With most Kindergarten through grade 12 schools starting in less than a month, many parents are trying to figure out what is best for their family when given the option between in-person or virtual learning?
What about preschool for 3 to 5-year-olds who were looking forward to in-person learning this fall?
For parents who believe it’s safer to keep their child home, there are ways to get them learning beyond the A, B, C’s.
“With our younger children we know they really thrive in predictability and routine and that is all gone right now,” said parenting expert Carly Dorogi.
Preschool participation has fallen by half during the pandemic, according to the National Institute for Early Education Research. But that doesn’t mean kids can’t learn at home.
Dorogi says children ages 3 to 5 can learn math using everyday items.
“If I have five Cheerios on the table this is what five looks like and it’s a small amount compared to when I have ten Cheerios on the table,” Dorogi said.
Playing with dolls or action figures can help language skills, forcing children to talk and put sentences together. Playtime is motor skills time.
“Our little guys can actually improve their handwriting by playing with play dough or doing anything that’s a small motor that strengthens their hand muscles,” Dorogi said.
If you want to introduce virtual learning, Dorogi suggests Osmo’s starter kit. It’s an app and hands-on play.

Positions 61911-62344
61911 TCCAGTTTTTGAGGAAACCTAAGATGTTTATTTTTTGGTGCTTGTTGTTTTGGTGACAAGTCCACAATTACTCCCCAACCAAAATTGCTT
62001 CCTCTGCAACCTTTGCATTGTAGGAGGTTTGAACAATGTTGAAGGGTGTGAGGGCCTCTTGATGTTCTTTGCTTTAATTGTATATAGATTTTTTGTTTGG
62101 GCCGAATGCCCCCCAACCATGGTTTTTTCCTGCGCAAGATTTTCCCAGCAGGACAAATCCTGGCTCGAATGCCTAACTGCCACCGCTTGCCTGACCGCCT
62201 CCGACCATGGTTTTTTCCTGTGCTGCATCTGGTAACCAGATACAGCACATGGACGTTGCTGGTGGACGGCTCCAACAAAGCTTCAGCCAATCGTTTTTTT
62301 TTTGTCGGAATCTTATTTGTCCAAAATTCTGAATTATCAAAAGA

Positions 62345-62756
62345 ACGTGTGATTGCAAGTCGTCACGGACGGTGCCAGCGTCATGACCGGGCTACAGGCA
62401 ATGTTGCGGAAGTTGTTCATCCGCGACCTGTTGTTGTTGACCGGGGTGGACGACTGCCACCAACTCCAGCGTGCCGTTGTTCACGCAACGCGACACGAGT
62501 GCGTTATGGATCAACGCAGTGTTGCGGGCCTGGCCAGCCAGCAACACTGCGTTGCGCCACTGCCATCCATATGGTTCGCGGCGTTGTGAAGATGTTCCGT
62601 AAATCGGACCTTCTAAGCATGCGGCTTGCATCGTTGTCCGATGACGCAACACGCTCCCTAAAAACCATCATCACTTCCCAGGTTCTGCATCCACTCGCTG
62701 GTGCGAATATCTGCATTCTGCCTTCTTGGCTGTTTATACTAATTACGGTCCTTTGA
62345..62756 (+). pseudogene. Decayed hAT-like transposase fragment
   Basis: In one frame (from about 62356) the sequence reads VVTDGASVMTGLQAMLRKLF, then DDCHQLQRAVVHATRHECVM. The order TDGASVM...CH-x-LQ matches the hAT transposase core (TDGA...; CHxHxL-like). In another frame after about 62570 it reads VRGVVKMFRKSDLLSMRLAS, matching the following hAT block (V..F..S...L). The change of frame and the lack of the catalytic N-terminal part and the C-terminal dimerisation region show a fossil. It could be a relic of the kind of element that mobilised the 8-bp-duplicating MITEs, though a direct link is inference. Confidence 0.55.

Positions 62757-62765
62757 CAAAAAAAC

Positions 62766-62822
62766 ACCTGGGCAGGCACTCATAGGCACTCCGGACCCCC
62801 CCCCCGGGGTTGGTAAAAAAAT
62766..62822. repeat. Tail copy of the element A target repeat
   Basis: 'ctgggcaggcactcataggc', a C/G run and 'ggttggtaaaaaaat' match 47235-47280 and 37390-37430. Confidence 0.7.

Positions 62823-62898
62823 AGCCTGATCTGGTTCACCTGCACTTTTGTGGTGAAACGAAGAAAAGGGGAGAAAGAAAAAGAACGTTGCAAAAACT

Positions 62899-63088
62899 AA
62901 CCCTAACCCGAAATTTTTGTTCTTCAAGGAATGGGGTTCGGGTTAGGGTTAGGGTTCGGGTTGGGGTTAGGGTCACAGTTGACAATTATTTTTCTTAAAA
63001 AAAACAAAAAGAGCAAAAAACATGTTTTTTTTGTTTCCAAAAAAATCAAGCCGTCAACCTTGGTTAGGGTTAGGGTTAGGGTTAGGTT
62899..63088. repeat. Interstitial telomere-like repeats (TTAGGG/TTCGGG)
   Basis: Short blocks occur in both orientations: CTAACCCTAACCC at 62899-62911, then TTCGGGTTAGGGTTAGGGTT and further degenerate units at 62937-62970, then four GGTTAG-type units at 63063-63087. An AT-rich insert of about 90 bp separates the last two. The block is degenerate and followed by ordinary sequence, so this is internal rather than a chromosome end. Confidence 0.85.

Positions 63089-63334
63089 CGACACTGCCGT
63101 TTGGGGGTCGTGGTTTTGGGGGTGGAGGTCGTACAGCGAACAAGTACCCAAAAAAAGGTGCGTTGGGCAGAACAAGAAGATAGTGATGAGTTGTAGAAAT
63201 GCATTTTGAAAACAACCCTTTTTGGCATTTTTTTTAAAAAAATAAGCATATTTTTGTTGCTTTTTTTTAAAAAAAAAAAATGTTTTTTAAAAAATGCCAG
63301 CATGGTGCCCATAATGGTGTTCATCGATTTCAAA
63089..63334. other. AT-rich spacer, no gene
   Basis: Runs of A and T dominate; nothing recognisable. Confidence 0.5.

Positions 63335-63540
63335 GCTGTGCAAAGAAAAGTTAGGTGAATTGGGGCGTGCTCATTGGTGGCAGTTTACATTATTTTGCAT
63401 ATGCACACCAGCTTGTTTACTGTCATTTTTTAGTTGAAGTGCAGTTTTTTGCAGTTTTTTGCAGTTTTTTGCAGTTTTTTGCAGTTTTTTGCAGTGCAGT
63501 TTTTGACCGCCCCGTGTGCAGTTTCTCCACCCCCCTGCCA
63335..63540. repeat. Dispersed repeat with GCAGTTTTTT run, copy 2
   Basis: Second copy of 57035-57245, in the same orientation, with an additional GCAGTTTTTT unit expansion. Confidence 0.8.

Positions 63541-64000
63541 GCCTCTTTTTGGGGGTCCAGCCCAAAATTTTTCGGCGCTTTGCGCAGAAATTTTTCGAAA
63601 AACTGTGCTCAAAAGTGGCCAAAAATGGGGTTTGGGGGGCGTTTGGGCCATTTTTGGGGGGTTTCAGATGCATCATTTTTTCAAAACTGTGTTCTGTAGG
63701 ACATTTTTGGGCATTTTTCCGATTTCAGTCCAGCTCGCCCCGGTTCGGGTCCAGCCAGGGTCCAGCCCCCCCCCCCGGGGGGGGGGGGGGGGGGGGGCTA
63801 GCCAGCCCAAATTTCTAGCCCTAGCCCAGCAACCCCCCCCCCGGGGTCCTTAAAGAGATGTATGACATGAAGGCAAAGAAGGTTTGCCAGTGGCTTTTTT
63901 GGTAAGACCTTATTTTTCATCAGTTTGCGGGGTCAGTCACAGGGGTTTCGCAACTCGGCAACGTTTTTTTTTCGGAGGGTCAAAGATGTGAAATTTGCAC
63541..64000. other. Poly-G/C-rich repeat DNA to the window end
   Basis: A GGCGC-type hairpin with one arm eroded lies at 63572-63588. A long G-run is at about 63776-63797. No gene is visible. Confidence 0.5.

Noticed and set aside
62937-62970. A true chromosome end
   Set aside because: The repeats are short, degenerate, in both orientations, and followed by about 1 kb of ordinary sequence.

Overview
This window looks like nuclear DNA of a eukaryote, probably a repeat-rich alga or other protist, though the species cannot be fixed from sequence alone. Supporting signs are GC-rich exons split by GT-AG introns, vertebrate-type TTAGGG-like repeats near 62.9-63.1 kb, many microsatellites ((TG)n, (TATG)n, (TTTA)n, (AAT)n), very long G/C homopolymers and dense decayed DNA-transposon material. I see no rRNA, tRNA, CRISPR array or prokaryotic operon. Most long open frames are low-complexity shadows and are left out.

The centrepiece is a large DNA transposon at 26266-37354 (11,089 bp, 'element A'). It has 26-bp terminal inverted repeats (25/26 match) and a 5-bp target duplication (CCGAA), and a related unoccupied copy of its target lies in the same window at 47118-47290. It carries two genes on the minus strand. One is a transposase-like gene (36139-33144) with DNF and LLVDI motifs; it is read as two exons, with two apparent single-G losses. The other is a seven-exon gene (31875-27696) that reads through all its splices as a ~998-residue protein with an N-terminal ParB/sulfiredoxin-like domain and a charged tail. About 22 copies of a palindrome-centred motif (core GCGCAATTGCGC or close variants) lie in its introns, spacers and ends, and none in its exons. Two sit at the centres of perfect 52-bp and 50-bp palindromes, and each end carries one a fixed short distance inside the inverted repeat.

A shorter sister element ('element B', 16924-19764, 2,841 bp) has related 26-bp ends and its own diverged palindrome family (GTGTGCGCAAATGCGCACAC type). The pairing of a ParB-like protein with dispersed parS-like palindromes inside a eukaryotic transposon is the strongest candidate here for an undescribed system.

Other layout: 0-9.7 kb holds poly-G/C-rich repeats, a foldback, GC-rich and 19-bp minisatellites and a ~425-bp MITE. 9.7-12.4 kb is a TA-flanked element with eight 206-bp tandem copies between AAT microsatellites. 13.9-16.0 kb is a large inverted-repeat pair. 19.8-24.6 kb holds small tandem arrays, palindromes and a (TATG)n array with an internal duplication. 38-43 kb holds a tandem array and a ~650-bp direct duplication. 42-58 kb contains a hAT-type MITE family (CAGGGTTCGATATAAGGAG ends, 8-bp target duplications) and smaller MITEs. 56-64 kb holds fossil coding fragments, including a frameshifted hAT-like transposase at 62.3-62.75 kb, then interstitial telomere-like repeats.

If you’re looking for workbooks, check out Grand Haven-Based School Zone Publishing. They say their preschool-aged items have been selling more now due to the pandemic. And they have an app called Anywhere Teacher that has a curriculum to follow.
Barbara Peacock is the managing director of School Zone Publishing.
“What they need to learn first, then next and it’s a step by step program so it’s really nice to kind of tie the two together both print material, doing flashcards, working on worksheets and then putting them for 30-minutes a day on Anywhere Teacher and working with them,” she said.
It is OK if your preschooler can’t sit still.
“They need to move," Dorogi explained. "Sitting at a desk for even an hour is too much and I don’t want parents to feel like that’s the expectation. So, think about alternative seating. If your child learns best laying on the floor or sitting in a bean bag.”
Dorogi suggests something as simple as a yoga ball on a milk crate that allows your fidgety child to focus.
“That is truly how their brain works and when we allow them to move and interact and talk that’s when they are going to learn,” she said.